Sidney Reilly has had few if any peers in the annuals of espionage. Born Georgi Rosenblum, a Jew, in Odessa in 1873, Sidney was an adventurer par excellence. His story is a testament to his laudable courage and overweening chutzpah. Like most spies, they are the only source of their often vaulting claims as the facts are mostly unsubstantiatable from other sources.
In spite of his Russian heritage, Sidney Reilly was imbued with a sense of duty to the British. Be that as it may but Sidney was an incorrigible rogue with perhaps a misguided sense of duty. Unlike the outdated British Secret Service, still wedded to a bygone era of chivalry and fair-play, Sidney obtained the results that they required through a ruthless uncompromising streak even if it meant breaking a number of female hearts or even killing in the process. Dubbed the Ace of Spies, Reilly’s sobriquet was apt.
Reilly combines espionage with a torrid affair
Sidney’s first assignment for the Scotland Yard’s Special Branch under William Melville was to establish the extent of the Russian oil reserves in Baku near the Caspian Sea. After being interned by the Russians, he convinced Margaret Thomas, the youthful wife of Reverend Hugh Thomas, that she should stay overnight in his room in order that he could make an escape.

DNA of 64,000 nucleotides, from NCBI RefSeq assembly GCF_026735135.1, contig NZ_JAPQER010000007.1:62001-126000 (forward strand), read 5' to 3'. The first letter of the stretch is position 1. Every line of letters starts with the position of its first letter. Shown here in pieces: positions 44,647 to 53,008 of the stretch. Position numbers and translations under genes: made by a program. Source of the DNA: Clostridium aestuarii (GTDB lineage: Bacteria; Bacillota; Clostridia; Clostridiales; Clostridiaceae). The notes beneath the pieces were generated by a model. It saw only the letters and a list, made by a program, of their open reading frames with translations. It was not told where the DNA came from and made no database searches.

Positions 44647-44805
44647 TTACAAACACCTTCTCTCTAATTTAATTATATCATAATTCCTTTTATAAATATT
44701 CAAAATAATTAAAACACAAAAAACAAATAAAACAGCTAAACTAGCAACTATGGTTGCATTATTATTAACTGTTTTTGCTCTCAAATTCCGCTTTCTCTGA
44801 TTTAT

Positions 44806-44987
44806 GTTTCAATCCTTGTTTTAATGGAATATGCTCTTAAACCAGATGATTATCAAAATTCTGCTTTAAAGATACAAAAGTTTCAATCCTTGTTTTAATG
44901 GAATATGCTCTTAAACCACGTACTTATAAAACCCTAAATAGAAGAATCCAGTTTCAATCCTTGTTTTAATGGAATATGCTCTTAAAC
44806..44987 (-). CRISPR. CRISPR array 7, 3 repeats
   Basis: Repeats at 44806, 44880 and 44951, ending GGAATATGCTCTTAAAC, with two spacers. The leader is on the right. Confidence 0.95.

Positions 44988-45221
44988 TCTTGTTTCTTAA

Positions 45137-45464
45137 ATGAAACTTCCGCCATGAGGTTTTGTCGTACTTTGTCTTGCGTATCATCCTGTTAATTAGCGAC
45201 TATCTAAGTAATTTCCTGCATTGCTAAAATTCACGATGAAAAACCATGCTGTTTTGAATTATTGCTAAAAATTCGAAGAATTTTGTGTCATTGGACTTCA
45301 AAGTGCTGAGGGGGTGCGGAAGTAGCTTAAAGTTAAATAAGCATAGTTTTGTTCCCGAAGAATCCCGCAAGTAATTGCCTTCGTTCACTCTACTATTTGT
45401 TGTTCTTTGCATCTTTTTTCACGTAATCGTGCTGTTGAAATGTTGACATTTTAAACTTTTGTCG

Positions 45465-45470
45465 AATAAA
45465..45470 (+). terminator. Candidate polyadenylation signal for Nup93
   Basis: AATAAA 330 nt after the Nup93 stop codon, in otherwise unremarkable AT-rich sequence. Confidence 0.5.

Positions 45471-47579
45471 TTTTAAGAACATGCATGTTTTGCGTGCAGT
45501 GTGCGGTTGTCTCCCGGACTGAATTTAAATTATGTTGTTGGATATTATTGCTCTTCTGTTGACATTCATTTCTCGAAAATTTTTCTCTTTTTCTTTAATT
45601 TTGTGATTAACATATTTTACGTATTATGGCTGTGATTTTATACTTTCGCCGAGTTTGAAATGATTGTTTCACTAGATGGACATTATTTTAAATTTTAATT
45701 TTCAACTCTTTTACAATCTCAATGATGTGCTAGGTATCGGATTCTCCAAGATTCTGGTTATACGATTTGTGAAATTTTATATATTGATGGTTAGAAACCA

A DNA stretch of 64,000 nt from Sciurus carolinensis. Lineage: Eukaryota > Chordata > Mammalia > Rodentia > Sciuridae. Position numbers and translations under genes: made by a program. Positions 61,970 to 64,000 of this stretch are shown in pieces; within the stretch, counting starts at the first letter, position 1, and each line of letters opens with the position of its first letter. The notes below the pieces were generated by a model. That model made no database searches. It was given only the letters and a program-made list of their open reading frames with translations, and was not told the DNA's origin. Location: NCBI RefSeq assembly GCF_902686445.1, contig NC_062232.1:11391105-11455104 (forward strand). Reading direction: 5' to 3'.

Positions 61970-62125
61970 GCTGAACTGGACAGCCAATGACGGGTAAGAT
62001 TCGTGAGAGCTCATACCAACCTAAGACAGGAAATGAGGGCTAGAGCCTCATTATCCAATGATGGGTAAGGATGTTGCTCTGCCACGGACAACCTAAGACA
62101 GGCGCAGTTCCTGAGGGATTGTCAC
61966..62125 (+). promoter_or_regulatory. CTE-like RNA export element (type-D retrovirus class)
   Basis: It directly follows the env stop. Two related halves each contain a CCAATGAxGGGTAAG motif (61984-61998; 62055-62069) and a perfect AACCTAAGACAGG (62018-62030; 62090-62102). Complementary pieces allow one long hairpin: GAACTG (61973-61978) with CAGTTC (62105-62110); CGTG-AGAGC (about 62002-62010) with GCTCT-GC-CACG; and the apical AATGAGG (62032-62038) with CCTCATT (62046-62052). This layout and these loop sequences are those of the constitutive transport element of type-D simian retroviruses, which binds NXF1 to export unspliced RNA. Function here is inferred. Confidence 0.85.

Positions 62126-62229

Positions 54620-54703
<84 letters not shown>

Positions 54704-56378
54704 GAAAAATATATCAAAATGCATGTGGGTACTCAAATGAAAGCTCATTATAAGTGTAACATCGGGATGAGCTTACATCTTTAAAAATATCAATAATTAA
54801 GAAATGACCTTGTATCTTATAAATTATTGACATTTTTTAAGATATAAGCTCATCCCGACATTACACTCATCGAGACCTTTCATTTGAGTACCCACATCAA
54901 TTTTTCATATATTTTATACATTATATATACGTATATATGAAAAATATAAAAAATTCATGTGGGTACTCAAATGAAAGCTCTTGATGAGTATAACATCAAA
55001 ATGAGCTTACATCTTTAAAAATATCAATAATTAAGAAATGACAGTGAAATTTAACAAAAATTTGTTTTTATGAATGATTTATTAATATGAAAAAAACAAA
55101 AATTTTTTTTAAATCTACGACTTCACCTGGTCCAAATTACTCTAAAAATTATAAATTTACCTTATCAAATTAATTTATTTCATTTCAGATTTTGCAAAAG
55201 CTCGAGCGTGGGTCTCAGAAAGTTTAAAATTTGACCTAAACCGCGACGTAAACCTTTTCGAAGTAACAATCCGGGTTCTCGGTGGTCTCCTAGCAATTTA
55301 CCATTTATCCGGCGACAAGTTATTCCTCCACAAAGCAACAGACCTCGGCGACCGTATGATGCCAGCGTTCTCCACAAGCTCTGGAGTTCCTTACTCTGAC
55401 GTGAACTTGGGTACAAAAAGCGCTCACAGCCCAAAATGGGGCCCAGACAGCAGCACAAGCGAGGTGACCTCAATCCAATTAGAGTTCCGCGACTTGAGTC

When the ruse was uncovered by the Russians, both Margaret and her husband were imprisoned for their part in aiding and abetting Sidney’s escape. This affair scandalised British society not only due to Sidney impugning a woman’s honour but for killing a Russian during his escape.
Back in England, Margaret and Sidney commenced a torrid affair while her cuckold husband lay sick in bed. Sidney was the opposite of Margaret’s husband in every way – young, suave and a womaniser. It is unknown whether they jointly or she alone conspired to have the executor of Reverend Thomas’ will amended. What transpired will never be established for Margaret’s husband died soon thereafter but what is known is that a mysterious Dr Andrews – who is suspected of being none other than Sidney Reilly himself – certified that he had died of influenza but it is strongly suspected that he was in fact poisoned.
The £800,000 pay-out from the insurance policy made the newly married couple, instantly fabulously wealthy.
Reilly as a Shipping Agent
In order to distance himself from his past, Rosenblum settled on Sidney Reilly as his name. His irrefutable logic was that no nations had any squabbles with the Irish. For his services to the British, the newly minted Reilly was even provided with a British passport for his next mission.